Insurance Policy Record Retention
Companies can build up a substantial collection of records over their years in operation. While nobody wants to be stuck holding onto documents that have outlived their usefulness, throwing away a document only to find out later that you need it can be a costly mistake. Insurance paperwork is particularly problematic—many businesses are unsure of what they should keep and what they can safely send to the shredder.
Records Retention Program
The simplest way for a company to manage all the records it acquires is to institute a records retention program that defines how long documents are to be kept. The program should specifically define the different types of records your company works with and how each should be treated. Creating a standard will help ensure that the documents you need will be there when the time comes and that any unnecessary clutter will be kept to a minimum.
Retain Based on Policy Types
Given all the different elements involved with running a business, your company has likely carried a variety of insurance coverages over its lifetime. Since each may come into play differently in the future, the type of plan you’re dealing with is crucial when figuring out what should be saved and what can be tossed.
Essentially active forever, occurrence-based policies cover any loss that occurred during the policy term, no matter when the claim is made. It is not unusual for these claims to happen decades later after an unknown side effect of company practices has been discovered. Even if processes have changed, a company may be held responsible for their past actions. An example of this is manufacturers who produced asbestos-containing products that where later shown to present a health hazard. If these manufacturers had an occurrence-based policy in effect during the time it was making such products, companies would be covered by the policy even if it had since expired.
Occurrence-based policies have the potential to save you from claims in the future that are completely unforeseeable by you today. Because of their long-term protection, these policies should be kept indefinitely.
Property policies provide coverage for companies in the event there is a loss involving their owned, rented or leased property. Like occurrence-based policies, property policies cover any claim that involves a loss that occurred during the term of the policy. However, unlike occurrence-based policy claims, property losses are usually discovered shortly after they occur, limiting how long policy records need to be kept. For such policies, a retention period of six years should adequately cover the chance for claims.
Claims-made policies cover claims that are made while the policy is active and, depending on the individual characteristics of the policy, may also include a "tail" that extends coverage for a set period after the policy expires. The tail only covers a claim if it is the result of a loss that occurred during the time when the policy was initially active. The policy’s coverage is based on when a claim is filed and not on the date when the loss occurred. Because there is a limited chance that they will come into play in the long term, six years after the tail expires is an adequate retention period for claims-made policies.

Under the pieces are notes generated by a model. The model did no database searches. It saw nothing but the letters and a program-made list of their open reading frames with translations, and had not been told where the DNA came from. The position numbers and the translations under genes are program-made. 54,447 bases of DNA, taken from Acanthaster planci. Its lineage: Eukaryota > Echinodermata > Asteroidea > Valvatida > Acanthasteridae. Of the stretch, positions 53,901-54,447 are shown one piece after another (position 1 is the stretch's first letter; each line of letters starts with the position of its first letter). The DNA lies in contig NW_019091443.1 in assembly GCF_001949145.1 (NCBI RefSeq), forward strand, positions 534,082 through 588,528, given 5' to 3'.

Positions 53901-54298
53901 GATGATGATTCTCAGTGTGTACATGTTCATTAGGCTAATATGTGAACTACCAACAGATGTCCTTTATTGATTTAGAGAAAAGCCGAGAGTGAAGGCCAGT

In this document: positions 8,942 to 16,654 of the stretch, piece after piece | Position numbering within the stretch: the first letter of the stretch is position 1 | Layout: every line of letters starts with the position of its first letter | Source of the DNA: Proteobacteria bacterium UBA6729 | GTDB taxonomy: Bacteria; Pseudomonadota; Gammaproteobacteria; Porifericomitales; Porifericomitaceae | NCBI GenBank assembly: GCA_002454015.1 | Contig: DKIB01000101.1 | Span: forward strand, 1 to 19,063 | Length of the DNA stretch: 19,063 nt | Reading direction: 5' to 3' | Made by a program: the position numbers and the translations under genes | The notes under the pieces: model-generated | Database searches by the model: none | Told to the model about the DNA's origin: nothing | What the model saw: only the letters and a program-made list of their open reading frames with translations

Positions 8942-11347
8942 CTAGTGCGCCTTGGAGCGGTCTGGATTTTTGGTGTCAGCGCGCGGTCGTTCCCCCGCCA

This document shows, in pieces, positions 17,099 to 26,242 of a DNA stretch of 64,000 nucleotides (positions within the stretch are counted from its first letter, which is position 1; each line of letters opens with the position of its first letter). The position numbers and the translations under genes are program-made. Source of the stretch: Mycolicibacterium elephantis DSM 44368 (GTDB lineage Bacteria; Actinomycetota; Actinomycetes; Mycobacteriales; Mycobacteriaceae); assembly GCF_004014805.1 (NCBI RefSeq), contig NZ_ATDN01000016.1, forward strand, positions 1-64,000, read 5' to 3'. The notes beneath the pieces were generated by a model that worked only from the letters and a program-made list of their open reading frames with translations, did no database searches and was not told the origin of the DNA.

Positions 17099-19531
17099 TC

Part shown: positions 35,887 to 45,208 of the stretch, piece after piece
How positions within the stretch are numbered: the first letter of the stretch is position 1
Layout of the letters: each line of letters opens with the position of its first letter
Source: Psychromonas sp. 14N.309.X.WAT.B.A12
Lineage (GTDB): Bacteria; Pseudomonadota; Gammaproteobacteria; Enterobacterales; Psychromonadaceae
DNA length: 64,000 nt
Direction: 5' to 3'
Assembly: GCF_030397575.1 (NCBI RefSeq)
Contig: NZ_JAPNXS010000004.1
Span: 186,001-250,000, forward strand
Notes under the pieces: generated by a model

Time has no effect on an employer’s liability for employee injury. There are many cases where employees are exposed to health hazards that take years to fully develop into a serious condition. This occurs frequently with mining companies whose operations exposed employees to hazardous coal dust before its relation to the development of Black Lung Disease was known. These companies are still responsible for the exposure no matter how long ago it happened. In these cases, the policy that was in effect at the time can also be triggered to cover the claim. For these reasons, it is important to keep records of workers compensation policies indefinitely.
Employee Benefit Plans
Employee benefits are regulated by the Employee Retirement and Income Security Act of 1974 (ERISA). In Section 107, the Act contains a general records retention regulation that applies to any plan that falls under the ERISA. The regulation requires records to be kept for at least six years after their filing date.
While the wording of the regulation does not specifically target the policies themselves, for safety’s sake, it is advised that insurance policy records for employees be kept at least six years to ensure federal compliance.
Retaining the right documents can make life much easier if a claim is filed. While there are limited federal requirements for record retention, the real benefit for a company is ensuring that claims are covered by the appropriate policies to limit any out-of-pocket expense. Evaluate your individual situation before developing your record retention policy. Remember, these are just suggested time frames for document retention—if you feel that your company may need to keep certain records longer, don’t hesitate to do so.